The 1960s Studebaker concept cars Sceptre Series previewed a sharp-looking coupe planned as a 1966 production model.
Stevens hoped to usher in a whole new generation of Studebakers with his prototype for 1966, a shapely notchback two-door hardtop he called Sceptre.
Eyed at one point as a replacement for the GT Hawk, it looked smoother and lower than the 1964-1965 designs, but was still fairly angular and just as glassy on the same relatively compact platform.
But the Sceptre had plenty of startling departures. They began up front, where Stevens replaced conventional sealed-beam headlamps with a single full-width tube, developed by Sylvania, that gave more light with virtually no glare. (It now seems an amazingly accurate forecast of the "light bars" used on certain Mercurys, though those are just for nighttime "identity," not illuminating the way.)
Marking the tail was a similar tube behind a recessed full-width red lens. Equally forward-thinking was Stevens' use of blue polarized-glass insets for the C-pillars, which were transparent from the inside but appeared opaque from the outside. (You can think of this as a low-tech precursor to the light-sensitive LCD "glass" that appeared 25 years later for various concept cars and a few aftermarket moonroofs.)
Other distinctions included pointy front fenders, front cornering lights, a wheel-cover motif remarkably like that of Mazda's later rotary-engine symbol, and a big tri-color emblem mounted on a raised circle smack in the middle of the hood.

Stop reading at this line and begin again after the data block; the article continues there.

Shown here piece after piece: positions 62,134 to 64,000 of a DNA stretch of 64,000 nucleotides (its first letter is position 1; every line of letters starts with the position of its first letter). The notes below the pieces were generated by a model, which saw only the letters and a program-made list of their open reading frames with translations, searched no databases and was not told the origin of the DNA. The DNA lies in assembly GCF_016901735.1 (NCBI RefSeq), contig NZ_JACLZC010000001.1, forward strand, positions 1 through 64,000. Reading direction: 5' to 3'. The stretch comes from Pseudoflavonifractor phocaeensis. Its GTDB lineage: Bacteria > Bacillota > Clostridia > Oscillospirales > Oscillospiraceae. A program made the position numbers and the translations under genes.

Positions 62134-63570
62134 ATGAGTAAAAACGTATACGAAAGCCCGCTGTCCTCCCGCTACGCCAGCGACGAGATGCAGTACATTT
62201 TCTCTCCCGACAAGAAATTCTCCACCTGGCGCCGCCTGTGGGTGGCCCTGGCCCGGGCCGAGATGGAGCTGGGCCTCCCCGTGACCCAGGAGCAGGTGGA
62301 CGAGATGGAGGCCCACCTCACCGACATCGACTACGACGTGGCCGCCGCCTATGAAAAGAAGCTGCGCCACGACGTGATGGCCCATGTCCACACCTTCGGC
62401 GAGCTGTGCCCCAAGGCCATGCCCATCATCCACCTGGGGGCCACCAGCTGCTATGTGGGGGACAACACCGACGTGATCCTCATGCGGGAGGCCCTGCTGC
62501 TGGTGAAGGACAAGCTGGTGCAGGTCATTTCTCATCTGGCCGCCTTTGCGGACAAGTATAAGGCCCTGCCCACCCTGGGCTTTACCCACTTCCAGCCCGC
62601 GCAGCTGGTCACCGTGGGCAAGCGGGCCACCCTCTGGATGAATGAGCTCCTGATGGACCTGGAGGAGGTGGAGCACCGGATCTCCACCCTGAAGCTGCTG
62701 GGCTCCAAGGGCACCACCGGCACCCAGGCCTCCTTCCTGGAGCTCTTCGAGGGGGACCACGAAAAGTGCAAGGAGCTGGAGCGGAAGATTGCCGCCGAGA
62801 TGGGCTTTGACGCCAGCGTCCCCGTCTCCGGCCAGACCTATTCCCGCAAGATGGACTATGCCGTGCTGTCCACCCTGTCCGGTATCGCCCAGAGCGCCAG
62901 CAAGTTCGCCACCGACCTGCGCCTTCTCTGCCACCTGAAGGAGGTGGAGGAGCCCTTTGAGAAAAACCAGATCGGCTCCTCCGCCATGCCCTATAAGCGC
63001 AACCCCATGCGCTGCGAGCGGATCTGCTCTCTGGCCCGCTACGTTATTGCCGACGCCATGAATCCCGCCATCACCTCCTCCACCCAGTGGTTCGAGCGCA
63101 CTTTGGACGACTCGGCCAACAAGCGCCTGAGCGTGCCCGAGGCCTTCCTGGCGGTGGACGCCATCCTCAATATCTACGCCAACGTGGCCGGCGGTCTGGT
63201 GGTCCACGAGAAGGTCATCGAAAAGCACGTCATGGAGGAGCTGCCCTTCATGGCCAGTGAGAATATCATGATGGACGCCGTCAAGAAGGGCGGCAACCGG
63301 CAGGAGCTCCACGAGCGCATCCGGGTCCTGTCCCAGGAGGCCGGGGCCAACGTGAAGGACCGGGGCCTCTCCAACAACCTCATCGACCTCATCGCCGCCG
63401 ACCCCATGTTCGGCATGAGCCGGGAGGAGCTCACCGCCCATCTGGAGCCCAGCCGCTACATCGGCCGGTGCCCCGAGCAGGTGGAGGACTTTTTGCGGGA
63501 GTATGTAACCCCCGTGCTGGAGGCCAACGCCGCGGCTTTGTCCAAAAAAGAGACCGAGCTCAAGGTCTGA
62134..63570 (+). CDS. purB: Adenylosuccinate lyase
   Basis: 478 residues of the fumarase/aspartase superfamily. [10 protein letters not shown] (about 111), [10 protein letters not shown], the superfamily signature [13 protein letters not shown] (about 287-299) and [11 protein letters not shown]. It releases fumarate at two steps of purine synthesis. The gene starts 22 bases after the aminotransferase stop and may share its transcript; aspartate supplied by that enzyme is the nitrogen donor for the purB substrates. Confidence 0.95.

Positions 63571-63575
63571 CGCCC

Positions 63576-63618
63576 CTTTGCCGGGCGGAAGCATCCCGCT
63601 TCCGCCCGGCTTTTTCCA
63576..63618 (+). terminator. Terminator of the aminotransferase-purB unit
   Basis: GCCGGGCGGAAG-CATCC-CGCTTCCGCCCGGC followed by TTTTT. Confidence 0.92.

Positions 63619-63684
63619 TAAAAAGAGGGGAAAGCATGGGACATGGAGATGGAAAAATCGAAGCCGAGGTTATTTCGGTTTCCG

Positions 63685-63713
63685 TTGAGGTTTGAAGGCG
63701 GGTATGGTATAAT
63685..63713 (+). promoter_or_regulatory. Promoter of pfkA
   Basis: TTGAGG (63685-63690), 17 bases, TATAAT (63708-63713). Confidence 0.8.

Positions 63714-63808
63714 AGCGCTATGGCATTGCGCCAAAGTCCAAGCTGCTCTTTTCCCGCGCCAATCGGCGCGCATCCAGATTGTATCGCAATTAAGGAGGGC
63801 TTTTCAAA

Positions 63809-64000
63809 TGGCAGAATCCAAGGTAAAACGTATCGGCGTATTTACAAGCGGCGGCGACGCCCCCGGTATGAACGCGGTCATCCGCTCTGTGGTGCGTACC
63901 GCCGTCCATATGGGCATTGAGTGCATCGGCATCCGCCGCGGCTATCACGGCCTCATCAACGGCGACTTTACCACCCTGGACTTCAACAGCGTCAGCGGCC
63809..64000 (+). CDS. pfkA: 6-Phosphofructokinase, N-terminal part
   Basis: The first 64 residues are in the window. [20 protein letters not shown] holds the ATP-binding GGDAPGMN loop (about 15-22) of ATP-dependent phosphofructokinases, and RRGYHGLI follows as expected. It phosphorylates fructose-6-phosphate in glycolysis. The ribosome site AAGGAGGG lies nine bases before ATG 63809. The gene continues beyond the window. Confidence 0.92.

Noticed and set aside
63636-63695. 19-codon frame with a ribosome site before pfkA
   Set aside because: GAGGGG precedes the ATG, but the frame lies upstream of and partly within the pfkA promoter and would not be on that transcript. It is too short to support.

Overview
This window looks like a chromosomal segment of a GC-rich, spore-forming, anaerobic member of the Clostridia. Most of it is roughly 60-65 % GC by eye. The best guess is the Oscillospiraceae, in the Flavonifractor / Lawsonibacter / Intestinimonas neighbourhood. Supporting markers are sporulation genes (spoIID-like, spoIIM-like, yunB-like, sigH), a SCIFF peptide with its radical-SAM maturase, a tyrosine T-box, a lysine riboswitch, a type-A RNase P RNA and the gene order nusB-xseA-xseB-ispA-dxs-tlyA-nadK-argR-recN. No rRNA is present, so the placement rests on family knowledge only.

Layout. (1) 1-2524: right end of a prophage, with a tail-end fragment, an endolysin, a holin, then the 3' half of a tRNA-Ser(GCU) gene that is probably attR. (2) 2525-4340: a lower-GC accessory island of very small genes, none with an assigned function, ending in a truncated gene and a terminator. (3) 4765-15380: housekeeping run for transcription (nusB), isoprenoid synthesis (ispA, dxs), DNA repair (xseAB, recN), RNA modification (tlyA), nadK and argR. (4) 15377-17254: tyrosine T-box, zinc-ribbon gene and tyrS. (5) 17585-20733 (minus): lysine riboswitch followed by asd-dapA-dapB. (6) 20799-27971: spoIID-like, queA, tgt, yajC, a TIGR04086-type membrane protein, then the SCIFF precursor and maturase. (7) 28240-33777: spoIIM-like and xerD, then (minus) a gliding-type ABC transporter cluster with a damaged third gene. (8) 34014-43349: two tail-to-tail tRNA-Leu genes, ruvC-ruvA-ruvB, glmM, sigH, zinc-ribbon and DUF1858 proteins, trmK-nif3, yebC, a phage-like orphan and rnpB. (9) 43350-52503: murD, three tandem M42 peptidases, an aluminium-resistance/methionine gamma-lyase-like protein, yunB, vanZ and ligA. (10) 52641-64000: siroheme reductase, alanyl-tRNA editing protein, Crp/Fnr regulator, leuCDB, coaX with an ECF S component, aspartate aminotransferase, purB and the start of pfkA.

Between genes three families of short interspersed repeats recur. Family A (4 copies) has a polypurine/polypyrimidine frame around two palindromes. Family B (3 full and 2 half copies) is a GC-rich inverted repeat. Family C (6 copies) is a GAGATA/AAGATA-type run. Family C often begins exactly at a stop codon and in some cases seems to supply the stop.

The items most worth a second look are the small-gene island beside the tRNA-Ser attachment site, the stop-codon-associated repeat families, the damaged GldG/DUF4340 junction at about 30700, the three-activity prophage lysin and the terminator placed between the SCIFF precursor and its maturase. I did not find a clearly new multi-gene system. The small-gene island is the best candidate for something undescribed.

Sceptre's interior was no less striking. Driving necessities were squarely ahead of the wheel once more, but Stevens now put all the secondary gauges in bubbles, each tilt-adjustable for best viewing.
The speedometer was a wide strip-type device on a short stalk that pivoted up from between the two middle bubbles; the stalk could be folded flush with the panel, leaving the speedo just above the minor dials, or raised to put it close to driver eye level -- a kind of early "head up display."
To the right was a floor console angled in for optimum control reach. Here too, Stevens penned a very clean overall dash with lots of padding to conceal another sliding vanity, but also a "rally table" on the right side. Seats were four vinyl-covered buckets with center sections trimmed in chrome-like Mylar plastic.
With all this, the Sceptre would have been a sensation in 1966. But, of course, it had no more chance of reaching showrooms than Stevens' other "comeback" Studebakers.
As the designer recalled, money ran very low sometime in 1963, "and we were suddenly told we'd just have to reskin the Lark again. . . . Of course, you never dared stop. So we kept going on the prototypes even then." But not for long, as the book closed on all these ideas when Studebaker closed its historic South Bend plant.
Stevens wasn't the only one working on new Studebakers. Also in the running were two prototypes for an entire line of 1965-1966 66 models patterned on the glamorous Avanti coupe.
These were built under the redoubtable Raymond Loewy, the guiding light for that show-stopping GT, whom Egbert still retained as a consultant. A talented Loewy team had fast conjured the fiberglass-bodied Avanti while Stevens was facelifting the Lark and Hawk -- the second of Egbert's two-step plan to spruce up Studebaker's image. But though Loewy delivered exactly what Egbert wanted, the Avanti itself did not.
Raymond Loewy, Charles Sorensen, and Brooks Stevens developed two more prototypes for Studebaker -- the Avanti and the Famiia. Continue on to the next page to learn more about these cars.